The government is seeking a cheaper alternative source of transport to pipe natural gas from Takoradi in the Western Region to Tema in Accra.
The pipeline will augment the current one, which is owned and operated by the West Africa Gas Pipeline Company (WAPCo) – a partnership between Ghana and three other West African neighbours.
Should Ghana decide to use the WAPCo pipeline, the country will be expected to pay around US$5 per MMBTU as extra charge for transporting the gas directly from Takoradi to Tema, hence the decision to look at a cheaper alternative.
The move informed the recent decision by the Ghana National Gas Company (Ghana Gas) to renew a Project Implementation Agreement (PIA) with a Chinese conglomerate, Yantai Jereh Oilfield Services Group Co., in April.
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The renewal allows Yantai Jereh to undertake engineering and survey studies on the proposed 278-kilometre onshore natural gas transmission pipeline from Aboadze in Takoradi to Tema.
A source at the Ministry of Energy and Petroleum explained that although no specific contract had been signed yet, the concept for the proposed onshore pipeline was to, among other things, have a cheaper alternative that will bring several advantages to the country. One such advantage, the source said, was a lower transmission tariff.
Ghana will also be allowed to own a pipeline facility, the source added.
“A contract has not been signed yet. What we have is another contract and not the actual construction of the pipeline,” the source explained.
Ghana’s gas production numbers will increase later this year with at least about 30 million metric standard cubic feet (mmscf) of gas per day expected from the Tweneboa-Enyera-Ntomme (TEN) fields.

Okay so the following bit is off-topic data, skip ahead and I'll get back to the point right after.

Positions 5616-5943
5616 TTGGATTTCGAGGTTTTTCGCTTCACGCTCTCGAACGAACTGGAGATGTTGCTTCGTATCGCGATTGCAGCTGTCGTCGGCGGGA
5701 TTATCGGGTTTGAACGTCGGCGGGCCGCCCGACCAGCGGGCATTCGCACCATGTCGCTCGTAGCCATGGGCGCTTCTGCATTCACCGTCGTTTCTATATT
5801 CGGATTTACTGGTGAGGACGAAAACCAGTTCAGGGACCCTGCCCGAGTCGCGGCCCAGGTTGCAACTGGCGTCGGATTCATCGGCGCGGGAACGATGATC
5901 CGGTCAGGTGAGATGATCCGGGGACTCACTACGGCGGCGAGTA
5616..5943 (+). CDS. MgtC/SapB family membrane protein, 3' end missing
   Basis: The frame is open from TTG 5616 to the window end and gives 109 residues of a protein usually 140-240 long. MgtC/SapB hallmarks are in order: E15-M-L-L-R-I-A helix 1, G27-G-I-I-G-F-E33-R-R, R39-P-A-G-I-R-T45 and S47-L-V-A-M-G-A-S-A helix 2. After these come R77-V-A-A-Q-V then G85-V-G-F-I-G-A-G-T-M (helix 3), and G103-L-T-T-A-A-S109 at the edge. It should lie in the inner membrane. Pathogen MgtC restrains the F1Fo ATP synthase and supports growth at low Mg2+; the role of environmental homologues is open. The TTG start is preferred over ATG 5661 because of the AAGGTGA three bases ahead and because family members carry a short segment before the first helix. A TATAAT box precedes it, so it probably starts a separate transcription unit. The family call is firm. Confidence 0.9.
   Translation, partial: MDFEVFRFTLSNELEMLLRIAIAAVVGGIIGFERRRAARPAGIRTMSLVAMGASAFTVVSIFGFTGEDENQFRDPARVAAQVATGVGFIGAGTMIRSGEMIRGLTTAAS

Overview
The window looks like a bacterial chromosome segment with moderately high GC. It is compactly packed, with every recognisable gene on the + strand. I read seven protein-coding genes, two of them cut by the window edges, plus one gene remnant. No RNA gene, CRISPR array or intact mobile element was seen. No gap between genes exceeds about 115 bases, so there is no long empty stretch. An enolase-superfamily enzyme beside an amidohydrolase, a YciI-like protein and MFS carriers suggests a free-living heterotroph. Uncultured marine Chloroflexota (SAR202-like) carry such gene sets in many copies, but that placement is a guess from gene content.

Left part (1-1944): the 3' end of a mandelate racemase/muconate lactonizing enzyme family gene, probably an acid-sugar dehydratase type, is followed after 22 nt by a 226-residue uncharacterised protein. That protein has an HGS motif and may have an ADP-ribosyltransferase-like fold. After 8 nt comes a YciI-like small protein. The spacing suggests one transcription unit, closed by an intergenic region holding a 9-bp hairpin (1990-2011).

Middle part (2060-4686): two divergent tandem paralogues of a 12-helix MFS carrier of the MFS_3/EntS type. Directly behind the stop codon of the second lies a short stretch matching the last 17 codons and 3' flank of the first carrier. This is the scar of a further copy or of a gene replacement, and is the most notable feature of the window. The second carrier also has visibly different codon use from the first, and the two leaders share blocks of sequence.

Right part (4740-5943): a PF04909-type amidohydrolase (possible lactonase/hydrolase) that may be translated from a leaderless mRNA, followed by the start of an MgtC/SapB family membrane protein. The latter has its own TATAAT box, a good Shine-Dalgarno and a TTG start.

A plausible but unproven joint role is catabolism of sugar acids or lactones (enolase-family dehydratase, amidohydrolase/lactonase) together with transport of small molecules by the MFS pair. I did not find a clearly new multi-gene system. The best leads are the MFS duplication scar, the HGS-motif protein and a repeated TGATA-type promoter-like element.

The ENI Sankofa-Gye-Nyame field is also estimated to hold about 1.1 trillion standard cubic feet of natural gas and production is expected to start in 2018. This has brought about the need for a facility that will help in transporting the commodity across the country.
Currently, the country has two options (continue to use the WAPCo pipeline or construct its own pipeline) on how to pipe the gas from Takoradi to Tema for industrial use and power generations.
Although the initial thinking was to re-engineer the WAPCo pipeline to allow for a reverse flow, it was later ignored and the new option of constructing an onshore pipeline given premium.
That notwithstanding, it now appears the government has chosen to pursue both options at the same time, as the construction of the new pipeline will take a while. While constructing the new one, the government is hoping to rely on the existing WAPCo pipeline for gas transport.
Why not negotiate?
The Executive Director of energy sector think-tank, the Africa Centre for Energy Policy (ACEP), Mr Ben Boakye, said in a separate interview that if the reason for opting for a new pipeline was to get cheaper charges, then the government was better off negotiating the charges down.
“We have the West Africa Gas Pipeline (WAGP), which is virtually redundant, and our point is that why not use that pipeline? The argument they put forward is that WAPCo is insisting that if they use the pipelines from Western Region to Tema, they will charge the same tolling fee that they are charging for the Nigerian gas.
“I still think that if they want to negotiate with WAPCo, they will not want to still take US$5. The pipeline is there and we have a stake in it. So if the tariff is high, then go and negotiate,” he said.
The source at the ministry, however, explained that although an agreement had not been reached on the tariff, what WAPCo was proposing was on the high side.
And while there was the need for a new pipeline, the source insisted that Ghana had “no intention to phase WAPCo out because of our indebtedness to them”.